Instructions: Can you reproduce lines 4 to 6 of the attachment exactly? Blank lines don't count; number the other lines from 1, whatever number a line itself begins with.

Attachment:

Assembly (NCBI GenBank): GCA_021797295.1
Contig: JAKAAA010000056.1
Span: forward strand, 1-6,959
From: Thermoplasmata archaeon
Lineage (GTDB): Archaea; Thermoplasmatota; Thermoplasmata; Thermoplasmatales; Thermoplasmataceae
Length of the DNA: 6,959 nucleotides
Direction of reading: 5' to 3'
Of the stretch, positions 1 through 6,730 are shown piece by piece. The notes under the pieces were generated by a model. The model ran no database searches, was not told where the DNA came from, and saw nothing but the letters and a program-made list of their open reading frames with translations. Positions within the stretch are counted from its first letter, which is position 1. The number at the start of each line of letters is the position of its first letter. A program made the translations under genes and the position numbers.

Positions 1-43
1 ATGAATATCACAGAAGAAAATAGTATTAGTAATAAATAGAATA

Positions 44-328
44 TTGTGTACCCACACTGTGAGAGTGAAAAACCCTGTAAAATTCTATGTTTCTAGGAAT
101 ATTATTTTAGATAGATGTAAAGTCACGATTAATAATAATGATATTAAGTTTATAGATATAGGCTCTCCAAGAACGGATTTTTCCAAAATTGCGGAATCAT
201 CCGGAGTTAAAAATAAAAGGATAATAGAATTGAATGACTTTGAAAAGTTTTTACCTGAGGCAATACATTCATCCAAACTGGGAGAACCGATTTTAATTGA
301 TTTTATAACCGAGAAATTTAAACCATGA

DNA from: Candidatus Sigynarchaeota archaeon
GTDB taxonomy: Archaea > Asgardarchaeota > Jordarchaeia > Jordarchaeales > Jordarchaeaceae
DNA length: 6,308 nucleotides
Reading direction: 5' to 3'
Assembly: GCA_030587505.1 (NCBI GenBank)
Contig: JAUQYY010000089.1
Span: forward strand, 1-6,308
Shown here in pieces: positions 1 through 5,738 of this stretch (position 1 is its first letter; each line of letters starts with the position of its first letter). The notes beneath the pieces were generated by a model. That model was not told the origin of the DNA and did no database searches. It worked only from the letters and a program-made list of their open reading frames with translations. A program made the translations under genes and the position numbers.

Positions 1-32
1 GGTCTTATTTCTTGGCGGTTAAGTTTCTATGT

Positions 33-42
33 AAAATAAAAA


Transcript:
From: Thermoplasmata archaeon
Lineage (GTDB): Archaea; Thermoplasmatota; Thermoplasmata; Thermoplasmatales; Thermoplasmataceae
Length of the DNA: 6,959 nucleotides